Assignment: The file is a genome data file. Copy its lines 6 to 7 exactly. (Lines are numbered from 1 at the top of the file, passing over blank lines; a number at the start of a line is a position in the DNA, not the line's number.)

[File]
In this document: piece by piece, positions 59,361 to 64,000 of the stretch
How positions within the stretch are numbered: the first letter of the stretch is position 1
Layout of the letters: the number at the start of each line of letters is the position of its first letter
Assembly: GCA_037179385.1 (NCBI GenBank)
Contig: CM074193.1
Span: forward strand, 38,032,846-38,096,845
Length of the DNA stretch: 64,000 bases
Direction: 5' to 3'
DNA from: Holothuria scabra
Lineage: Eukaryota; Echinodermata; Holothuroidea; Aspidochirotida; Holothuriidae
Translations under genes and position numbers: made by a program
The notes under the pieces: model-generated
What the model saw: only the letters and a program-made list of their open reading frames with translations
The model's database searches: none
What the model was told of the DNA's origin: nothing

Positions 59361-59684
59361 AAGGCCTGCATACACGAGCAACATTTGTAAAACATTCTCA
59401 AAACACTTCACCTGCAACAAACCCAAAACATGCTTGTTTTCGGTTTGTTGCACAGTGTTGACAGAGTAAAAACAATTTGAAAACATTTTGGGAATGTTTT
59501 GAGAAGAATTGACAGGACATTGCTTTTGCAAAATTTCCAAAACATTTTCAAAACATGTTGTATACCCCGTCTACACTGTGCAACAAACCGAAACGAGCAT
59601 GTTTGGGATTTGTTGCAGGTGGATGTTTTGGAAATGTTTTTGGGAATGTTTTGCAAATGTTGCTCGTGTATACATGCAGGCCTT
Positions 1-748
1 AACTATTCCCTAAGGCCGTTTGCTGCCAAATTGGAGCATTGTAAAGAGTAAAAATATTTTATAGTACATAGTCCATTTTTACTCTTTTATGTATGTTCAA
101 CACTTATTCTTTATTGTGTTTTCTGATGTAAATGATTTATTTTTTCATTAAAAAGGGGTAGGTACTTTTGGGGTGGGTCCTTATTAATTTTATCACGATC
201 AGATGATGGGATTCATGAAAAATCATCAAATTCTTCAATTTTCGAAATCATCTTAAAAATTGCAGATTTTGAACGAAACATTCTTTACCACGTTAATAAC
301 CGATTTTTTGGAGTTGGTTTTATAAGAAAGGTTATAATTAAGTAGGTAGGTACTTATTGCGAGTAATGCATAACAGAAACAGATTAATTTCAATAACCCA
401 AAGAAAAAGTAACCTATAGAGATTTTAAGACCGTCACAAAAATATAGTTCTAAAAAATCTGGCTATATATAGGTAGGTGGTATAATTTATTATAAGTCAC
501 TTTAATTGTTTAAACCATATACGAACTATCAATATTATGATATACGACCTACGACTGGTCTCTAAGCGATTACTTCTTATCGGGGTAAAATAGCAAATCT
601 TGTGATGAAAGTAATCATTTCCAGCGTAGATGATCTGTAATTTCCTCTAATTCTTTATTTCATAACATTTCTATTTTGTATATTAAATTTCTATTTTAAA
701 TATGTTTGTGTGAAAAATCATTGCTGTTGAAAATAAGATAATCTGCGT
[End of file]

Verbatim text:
Span: forward strand, 38,032,846-38,096,845
Length of the DNA stretch: 64,000 bases